Wednesday, August 25, 2010

Why Eric Violette is No Longer the '' Guy!

Eric Violette's latest Blog on why is no longer the ' Guy'!

This is a good article/blog regarding what really happened with the commercials.  Eric Violette, the star is actually a talented, trained French-Canadian actor and singer with his own band!
By Charlotte Chevalier
by Charlotte Chevalier
25 Aug 2010 

Eric Violette and FCR: Behind the scene

The TRUTH behind the commercials

Looks like the popular band has lost its gig. There will be no more commercials featuring the trio lead by the slacker dude with the impish smile and perpetual credit woes. is offering varying and rather nonsensical explanations for their decision.

The commercials which began airing in 2007 were an immediate hit. The infectious, sing along jingles had Americans, from babies to grandmothers, memorizing the tunes. Country singers sang them at their concerts, crowds at sports events did too. We hardly needed prompting to launch into “They say a man should always dress for the job he wants….”

As interest in the recurring characters increased, lead singer Eric Violette was revealed. Rather than the American garage band frontman he symbolized, we found out he is a French Canadian actor/musician lip synching the pre-recorded jingles and his “band” was not really a band. Nevertheless the public continued to love the character and the commercials while increasingly complaining about the product. Consumers seethed when they discovered the product the band was promoting was not actually “F-R-E-E that spells free”. We loved the commercials despite the product they promoted.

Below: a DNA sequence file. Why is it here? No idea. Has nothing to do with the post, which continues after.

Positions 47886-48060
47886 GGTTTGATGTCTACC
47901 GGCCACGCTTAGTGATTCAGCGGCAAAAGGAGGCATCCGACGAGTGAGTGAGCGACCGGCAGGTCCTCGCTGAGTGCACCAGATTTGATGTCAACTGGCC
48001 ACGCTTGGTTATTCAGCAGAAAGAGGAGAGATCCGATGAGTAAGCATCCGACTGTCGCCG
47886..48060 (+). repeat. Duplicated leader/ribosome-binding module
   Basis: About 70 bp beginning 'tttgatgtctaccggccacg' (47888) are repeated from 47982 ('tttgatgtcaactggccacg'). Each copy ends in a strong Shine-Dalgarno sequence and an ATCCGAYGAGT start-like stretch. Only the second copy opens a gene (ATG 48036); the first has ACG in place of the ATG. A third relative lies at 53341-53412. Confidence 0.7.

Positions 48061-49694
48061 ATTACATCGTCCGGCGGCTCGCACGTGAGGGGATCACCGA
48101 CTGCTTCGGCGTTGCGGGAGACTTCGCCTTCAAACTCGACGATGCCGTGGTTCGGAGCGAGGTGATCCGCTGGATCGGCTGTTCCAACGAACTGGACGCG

Helped along by a story line that everyone could identify with—the young man who dreams big, but rarely hits the mark—the public anxiously waited for each new installment of the band’s continuing saga. Ultimately nine commercials were filmed.

Yet with all the success of the commercials, the back story was quite different. Complaints against rose so much that the government stepped in to help consumers understand what they were signing onto when they accepted their “free” credit report. Using a video parody of the commercials to get out an accurate message, the FTC also began prosecuting Experian (owner of for their less than “truth in advertising” message. Federal laws were amended to protect consumers from unscrupulous vendors of credit reports which consumers were entitled by law to receive for free once a year anyway.

The other back story involved yet more deception on the part of Back in 2007 they hired the Martin Advertising Agency to produce the commercials. The agency was recently rated America’s top advertising agency and is the creative mastermind of other memorable commercials such as Geico’s gecko and cavemen. The Martin Agency chose to outsource the production of the commercials to Montreal. Flying under the radar of Canadian unions such as the actors' union ACTRA (AFTRA and SAG's Canadian affiliate), the Martin Agency was able to buy the silence of French Canadian production staff and actors’ agents. The unknown actors were paid a minimum day rate and an annual use buyout of a few hundred dollars. Consequently, the Martin Agency achieved its goal. The commercials were made for a fraction of the cost an American production would have demanded. This allowed them to spend their budget on air time and run the commercials ad infinitum.